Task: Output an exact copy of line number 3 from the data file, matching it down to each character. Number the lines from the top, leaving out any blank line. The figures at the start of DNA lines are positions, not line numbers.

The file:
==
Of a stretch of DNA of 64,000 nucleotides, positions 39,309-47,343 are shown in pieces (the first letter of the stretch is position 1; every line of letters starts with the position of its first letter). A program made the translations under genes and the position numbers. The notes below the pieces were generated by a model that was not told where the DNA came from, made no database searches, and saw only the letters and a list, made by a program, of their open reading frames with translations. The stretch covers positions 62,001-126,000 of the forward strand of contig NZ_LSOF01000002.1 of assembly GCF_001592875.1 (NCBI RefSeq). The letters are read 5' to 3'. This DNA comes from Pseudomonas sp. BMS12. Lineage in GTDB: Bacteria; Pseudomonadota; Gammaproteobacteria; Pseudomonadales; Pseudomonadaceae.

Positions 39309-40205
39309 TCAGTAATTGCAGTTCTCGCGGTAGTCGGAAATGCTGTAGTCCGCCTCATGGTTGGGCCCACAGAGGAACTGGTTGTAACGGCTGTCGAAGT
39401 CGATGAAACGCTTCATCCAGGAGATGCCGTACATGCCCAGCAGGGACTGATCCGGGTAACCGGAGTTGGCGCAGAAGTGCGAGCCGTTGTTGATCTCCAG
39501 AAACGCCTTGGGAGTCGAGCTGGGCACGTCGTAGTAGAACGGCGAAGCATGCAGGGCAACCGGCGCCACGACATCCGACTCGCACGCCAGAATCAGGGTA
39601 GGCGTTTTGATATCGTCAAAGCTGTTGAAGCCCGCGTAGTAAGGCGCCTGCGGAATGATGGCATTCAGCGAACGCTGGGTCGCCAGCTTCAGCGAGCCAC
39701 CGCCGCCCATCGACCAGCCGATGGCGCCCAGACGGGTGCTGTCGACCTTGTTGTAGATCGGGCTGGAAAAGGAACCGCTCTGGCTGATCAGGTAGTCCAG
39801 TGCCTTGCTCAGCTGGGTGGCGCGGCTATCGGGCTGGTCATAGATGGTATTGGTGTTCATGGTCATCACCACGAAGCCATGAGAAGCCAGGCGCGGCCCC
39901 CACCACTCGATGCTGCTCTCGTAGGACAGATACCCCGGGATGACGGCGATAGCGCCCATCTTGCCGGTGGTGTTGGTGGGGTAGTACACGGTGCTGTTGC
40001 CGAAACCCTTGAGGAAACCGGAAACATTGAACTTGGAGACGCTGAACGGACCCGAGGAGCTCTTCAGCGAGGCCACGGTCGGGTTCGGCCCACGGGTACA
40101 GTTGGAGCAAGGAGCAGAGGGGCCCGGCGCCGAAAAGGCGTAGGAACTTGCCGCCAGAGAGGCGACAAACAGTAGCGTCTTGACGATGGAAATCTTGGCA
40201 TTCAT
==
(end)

39309 TCAGTAATTGCAGTTCTCGCGGTAGTCGGAAATGCTGTAGTCCGCCTCATGGTTGGGCCCACAGAGGAACTGGTTGTAACGGCTGTCGAAGT